Cross-functional teams are at the heart of Agile development. What is a cross-functional team? It’s generally defined as a group of experts in their individual functional areas working towards a common goal. Most of the “teams” I’ve come across fit this definition. We have everyone needed to deliver the product increment from end-to-end, so what’s the problem?
While we may have all the people, if they can’t all do the work and are unable to collaborate, we end up just creating a mini waterfall of handoffs inside the sprint between silos and specialties. Collaboration is at the heart of a truly agile team. So how do we tip the scales towards collaboration?
Once upon a time (you know, like last week) we decided that every single person on the team had to be busy every second of the work day. If someone wasn’t fully utilized we were throwing away money. Unfortunately when we break the backlog down and organize it in a way that each person has something to work on in their particular specialty we often leave the higher more valuable work in the backlog while we dig through lower value items in our balancing effort. This forces us to ask the question: Are we optimizing for busy-ness or value?
We order our backlogs based on value, but when work is pulled based on specialty (front-end, middle tier, database), the highest priority things have to be ignored in lieu of lower-priority items. The result is that your teams are still operating in silos, even if you’ve assembled a team that cuts across the different parts of delivering value. This makes planning complicated, causing dependencies to run rampant and work to never truly get done.
Symptoms Of Siloed Teams
I attended a session on collaboration at Scrum Gathering this year led by Jan Beaver. As he ticked through the symptoms of a siloed team below, I saw teams I’d worked with in the past in my head:
- People with nothing to do the last couple of days of each Sprint – usually “developers”
- People with nothing to do until the last couple of days of each Sprint – usually “testers”
- Gold-plated code, poor quality code
- Unfinished work most Sprints
- “We’ll test later”
- Internal team stovepipes that require handoffs
- Morale and motivation problems
- Lack of Teamwork
- Territoriality – “my work” vs. “our work”
- Silence in the team room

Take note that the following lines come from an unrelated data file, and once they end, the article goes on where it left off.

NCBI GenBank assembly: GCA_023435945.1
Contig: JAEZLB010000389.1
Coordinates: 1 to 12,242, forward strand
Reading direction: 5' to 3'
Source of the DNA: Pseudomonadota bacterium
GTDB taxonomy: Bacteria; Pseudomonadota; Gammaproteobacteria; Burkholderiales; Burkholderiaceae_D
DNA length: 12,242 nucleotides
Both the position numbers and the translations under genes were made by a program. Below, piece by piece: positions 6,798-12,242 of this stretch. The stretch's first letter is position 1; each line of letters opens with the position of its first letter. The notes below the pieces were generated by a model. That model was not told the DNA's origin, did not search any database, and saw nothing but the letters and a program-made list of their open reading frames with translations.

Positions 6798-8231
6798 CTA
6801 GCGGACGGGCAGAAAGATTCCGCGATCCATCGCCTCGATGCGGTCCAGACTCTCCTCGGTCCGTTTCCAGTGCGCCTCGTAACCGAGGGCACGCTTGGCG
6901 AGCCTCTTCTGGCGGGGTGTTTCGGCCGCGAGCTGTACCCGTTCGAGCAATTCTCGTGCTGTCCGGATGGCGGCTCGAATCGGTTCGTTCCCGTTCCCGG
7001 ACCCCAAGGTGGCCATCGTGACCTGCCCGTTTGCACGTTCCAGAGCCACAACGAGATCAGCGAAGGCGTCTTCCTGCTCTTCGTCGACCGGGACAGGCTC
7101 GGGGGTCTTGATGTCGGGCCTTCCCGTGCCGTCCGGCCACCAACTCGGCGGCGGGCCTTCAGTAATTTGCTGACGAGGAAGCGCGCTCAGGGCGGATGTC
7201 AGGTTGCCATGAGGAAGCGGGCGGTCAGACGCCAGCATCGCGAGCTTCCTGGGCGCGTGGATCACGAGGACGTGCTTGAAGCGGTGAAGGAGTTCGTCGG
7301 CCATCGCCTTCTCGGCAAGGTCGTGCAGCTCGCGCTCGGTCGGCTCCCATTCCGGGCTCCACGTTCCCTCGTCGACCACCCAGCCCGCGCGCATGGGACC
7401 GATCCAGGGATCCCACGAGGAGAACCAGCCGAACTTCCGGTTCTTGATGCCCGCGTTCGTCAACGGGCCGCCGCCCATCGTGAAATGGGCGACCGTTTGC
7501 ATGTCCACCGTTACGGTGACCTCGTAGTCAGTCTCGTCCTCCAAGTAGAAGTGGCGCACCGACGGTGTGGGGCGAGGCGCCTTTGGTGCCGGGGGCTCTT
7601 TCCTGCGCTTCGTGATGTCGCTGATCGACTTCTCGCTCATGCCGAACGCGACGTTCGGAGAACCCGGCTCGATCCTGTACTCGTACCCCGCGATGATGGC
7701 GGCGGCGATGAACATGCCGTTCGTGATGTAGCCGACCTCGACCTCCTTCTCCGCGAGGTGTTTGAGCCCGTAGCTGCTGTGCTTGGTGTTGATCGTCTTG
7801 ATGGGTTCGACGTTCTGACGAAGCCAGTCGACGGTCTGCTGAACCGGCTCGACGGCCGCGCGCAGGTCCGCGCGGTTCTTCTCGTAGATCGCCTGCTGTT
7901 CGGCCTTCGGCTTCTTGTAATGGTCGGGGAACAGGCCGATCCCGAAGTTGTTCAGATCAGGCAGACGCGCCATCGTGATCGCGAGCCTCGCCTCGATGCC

Two Activities To Improve Cross-functional Team Collaboration
How do we stop the silos? Conveniently, some really smart people have come up with activities to help identify silos and gaps allowing teams to create a plan to fix them. I’m going to show you a few favorites I’ve used in the past with incredible results.
Market of Skills
Time box: 1 hour
Materials: easel pad paper, markers, sticky notes and a team ready to have some fun.
This is a really fun activity that engages individuals and helps them identify ways they can help each other grow inside of a team structure. This activity takes about an hour at minimum. Leave enough time to really let participants dig in and get creative.
Setting the stage: Imagine you are at an open air market and you are setting up your booth. You want to “sell” your wares. So on your easel pad paper come up with a “Booth Name” then split it into the following three sections. First, you have your “Top of the Booth Skills”. These are skills you use every day that the team can depend on you to provide. Next, you will show them you “Below the counter skills”. These are the skills not many people know you have but could come in quite handy if utilized correctly. The third section will be your “ISO (In Search Of) Skills”. These are the things you want to learn or skills you want to gain.
After everyone sets up their “booths” it’s time to shop! Everyone will grab a pad of stickies and wander around hunting down skills they can offer and want to gain.
When you are done you may have something that looks like this:
This activity accomplishes a few great things with the team. It gives everyone an opportunity to get to know each other a bit better by allowing them to share skills, both fun, and day-to-day. More importantly, though, it affords the team a view of the opportunity for skill trading with each other, which will build a more collaborative, truly cross-functional team.
Time Box: 30 minutes
Materials: stickies, markers, big writing surface
My new favorite activity to quickly get it all out on the table and rapidly visualize skill silos and gaps is the Team Spectrograph. I learned about this one in Beaver’s Scrum Gathering session. I’ve run it with a few teams already and we were instantly able to see the issues and make a plan, all in about 30 minutes!
You start by handing the team a few pads of stickies and have them start writing out all the skills needed to get product increments from start to finish during the sprint. Draw a graph and plot those on the X-axis. Then, tick the Y-axis from 0-10. Each team member will grab a different color marker, write their name so we have a legend, and rate themselves from 0-10 in each of those skills. You will quickly start seeing skill specialists and identifying gaps.
With this team, though, we realized the silo risks weren’t just on the technical side. They also had business area skill silos, so we plotted those too.
The team then determined the riskiest ones and made a pairing rule: “When that type of work comes in, you don’t work alone.” They plan to revisit this activity every two months to see how they are tracking towards real cross-functionality. It’s recommended to transition the data into a spreadsheet program to plot the data on a line graph as whiteboards can be risky to just leave around waiting to get bumped into accidentally and erased.
Here’s to hoping that you can use either of these activities to take your “team” from a group of individuals working in adjacent silos to a team of people working collaboratively to achieve a common goal.